Kick the flu or common cold with some good handwashing

The best way to avoid a cold or the flu this winter is practicing good handwashing.

AUGUSTA, Ga. (WJBF) – The colder weather can bring coughing, sneezing and even some aches and pains as people spread viruses more often. Avoiding sickness starts with spending more time at the sink with soap and water.

It’s the season to give, but there are some gifts no one is trying to receive. A cold.

Doctors Hospital Director of Infection Control, Erik Stuckart, explained how passing germs works when our hands are not clean.

“Say somebody sneezes into their hand and then they touch a door knob, going into a store or to a room, and then you come right behind them and touch it too. All that stuff that they just sneezed into their hands is going to be on the door knob and you’re going to come right behind them and grab it too.”

Gross, right?  We pass along germs easily. The virus lives on pretty much everything that we touch from door handles to cell phones. Your sickness from those germs can range too from a common cold to the flu.

Dr. Havon Knight, an Internal Medicine Physician at Augusta Primary Care, said, “It’s not too late to obtain the flu vaccine. Flu season generally peaks between December through March.”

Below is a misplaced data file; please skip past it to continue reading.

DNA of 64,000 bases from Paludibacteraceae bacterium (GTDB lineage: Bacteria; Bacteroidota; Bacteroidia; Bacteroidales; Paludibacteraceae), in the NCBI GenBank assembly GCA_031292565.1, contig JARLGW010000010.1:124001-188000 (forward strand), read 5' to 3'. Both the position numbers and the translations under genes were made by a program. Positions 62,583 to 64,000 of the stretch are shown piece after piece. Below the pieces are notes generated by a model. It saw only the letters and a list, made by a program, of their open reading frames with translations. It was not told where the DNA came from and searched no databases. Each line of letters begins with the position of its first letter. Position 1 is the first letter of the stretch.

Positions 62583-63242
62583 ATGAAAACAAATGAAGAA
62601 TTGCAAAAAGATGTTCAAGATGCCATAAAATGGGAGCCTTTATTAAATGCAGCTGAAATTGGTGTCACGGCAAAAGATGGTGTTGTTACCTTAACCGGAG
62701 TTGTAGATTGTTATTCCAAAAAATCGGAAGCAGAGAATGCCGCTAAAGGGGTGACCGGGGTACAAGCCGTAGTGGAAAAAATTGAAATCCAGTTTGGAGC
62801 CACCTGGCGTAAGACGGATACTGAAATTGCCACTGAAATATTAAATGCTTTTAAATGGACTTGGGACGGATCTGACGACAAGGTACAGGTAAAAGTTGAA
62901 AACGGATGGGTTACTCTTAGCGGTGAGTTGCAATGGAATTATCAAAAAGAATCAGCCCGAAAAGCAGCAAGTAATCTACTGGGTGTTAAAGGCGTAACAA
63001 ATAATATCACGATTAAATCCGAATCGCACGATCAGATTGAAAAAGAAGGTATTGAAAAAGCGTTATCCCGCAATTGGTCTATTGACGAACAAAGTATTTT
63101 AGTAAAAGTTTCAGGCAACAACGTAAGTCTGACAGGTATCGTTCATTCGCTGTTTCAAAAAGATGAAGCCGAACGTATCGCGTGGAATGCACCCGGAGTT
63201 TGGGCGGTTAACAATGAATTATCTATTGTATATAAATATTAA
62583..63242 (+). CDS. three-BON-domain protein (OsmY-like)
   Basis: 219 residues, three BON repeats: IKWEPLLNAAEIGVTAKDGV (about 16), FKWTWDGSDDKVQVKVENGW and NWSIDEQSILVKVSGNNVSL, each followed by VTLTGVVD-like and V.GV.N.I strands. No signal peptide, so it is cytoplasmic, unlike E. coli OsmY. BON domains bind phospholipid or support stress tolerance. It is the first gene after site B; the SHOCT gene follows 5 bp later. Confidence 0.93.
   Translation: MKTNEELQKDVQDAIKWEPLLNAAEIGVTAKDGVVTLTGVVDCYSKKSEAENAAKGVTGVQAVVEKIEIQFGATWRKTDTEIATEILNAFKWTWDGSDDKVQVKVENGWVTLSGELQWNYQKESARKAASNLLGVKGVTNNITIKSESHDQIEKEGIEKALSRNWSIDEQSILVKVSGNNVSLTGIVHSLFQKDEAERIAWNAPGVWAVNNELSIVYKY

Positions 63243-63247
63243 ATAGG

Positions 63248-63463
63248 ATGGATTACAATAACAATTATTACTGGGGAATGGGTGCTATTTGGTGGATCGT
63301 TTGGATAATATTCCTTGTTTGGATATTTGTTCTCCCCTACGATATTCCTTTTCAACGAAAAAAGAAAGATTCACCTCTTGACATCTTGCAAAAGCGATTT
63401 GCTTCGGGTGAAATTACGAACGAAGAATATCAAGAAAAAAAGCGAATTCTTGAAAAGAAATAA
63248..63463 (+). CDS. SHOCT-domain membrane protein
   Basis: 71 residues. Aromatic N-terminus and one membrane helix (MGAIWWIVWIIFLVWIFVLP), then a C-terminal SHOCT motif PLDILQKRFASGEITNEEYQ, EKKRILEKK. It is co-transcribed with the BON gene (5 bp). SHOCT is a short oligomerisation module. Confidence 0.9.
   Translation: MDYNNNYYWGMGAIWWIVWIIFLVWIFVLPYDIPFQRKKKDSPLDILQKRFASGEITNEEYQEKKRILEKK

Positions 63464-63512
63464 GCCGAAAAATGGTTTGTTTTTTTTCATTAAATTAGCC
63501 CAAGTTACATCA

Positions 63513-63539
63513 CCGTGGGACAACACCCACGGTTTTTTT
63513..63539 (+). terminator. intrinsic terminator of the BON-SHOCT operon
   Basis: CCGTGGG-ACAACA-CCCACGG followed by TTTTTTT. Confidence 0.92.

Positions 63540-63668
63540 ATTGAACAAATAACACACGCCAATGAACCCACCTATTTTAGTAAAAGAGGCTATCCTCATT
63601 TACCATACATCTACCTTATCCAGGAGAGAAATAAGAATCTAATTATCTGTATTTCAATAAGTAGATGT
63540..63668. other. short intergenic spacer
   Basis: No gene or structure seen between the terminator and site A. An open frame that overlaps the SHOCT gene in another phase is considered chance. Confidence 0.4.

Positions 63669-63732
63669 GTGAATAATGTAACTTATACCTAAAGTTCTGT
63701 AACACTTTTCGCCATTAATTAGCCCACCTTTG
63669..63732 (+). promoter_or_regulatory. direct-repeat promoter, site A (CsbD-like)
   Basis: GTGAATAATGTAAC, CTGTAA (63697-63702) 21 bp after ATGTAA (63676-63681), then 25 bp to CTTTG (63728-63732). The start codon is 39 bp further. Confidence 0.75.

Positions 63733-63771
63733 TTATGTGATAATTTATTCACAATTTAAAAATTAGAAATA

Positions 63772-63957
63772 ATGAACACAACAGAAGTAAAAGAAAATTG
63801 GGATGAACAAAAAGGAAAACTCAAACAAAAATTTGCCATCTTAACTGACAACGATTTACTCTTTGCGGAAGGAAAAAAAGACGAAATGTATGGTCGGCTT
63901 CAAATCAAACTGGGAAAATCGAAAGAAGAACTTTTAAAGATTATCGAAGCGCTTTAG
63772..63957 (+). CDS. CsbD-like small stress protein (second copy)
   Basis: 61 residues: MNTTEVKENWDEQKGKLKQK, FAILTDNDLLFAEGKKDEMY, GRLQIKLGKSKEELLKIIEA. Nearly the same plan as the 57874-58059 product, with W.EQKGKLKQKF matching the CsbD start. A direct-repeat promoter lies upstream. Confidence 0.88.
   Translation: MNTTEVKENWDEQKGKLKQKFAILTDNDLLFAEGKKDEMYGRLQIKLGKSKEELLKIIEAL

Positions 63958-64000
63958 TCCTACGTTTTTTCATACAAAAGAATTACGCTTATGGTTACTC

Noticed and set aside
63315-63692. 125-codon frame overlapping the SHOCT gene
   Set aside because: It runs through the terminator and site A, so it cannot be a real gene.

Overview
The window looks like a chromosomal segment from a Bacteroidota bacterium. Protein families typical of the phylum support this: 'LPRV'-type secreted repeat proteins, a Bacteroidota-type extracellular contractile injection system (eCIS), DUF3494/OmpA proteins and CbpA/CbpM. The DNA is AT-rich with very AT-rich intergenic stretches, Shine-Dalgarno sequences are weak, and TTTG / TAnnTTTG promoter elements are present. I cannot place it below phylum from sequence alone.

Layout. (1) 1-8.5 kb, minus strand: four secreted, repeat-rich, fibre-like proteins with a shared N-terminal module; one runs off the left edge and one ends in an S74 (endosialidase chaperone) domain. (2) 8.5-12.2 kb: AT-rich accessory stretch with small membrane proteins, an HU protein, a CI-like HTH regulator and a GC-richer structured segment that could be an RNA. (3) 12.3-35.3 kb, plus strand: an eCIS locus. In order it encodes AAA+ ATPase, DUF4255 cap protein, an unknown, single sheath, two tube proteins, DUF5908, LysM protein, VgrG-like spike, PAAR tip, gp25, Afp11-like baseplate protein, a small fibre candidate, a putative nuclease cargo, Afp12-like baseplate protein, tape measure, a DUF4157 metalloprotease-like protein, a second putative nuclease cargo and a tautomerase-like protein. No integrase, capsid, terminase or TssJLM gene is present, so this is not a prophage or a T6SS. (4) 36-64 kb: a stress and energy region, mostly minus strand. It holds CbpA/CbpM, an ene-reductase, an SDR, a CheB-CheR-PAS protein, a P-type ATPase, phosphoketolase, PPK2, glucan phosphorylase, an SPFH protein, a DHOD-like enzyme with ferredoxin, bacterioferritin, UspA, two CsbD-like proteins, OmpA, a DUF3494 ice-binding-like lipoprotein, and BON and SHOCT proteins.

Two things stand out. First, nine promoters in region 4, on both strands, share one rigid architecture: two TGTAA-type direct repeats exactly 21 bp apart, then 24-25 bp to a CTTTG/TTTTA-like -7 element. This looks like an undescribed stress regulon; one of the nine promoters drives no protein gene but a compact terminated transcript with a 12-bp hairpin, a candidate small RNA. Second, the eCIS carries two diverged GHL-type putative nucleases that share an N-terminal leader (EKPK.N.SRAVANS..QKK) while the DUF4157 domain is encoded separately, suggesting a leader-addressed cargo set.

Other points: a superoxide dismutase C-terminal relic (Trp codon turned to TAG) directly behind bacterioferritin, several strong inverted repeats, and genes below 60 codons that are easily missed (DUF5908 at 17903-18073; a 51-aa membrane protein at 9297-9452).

Additionally, Dr. Knight told us the best prevention isn’t putting a hat on your head or wearing extra layers. It’s handwashing.

Stuckart agreed.

He used an example to show us what germs look like on our hands.

“We’re going to use this lotion. It has a fluorescent property,” he said.

After I rubbed the lotion in my hands, a black light revealed just how many germs can exist on our hands.

“You can see how it’s kind of glowing around all the cracks in our hands,” he said pointing to the speckled dots. He mentioned that cleaning around finger nails and knuckles is important.

So, maybe you’ve just used the restroom or you’re about to get something to eat. Many of us wash our hands quickly. Of course, you grab some soap and wash it off.  After drying your hands with a hand dryer or some paper towels, you’re done. That all too common practice is wrong though.

“What we recommend is 15 to 20 seconds with warm water,” Stuckart said. “You don’t want to use hot [water] because that could irritate your skin. Obviously, you don’t want to put your hands in cold water. What we tell people to do is sing the Happy Birthday song.”

And so I gave it a try, singing Happy Birthday to my hands.

“Alright, so let’s see how we did. Good job. Nothing is glowing,” Stuckart responded to the handwashing.

“Good! I’m clean! Would you shake my hand now?” I replied.

Photojournalist: Gary Hipps

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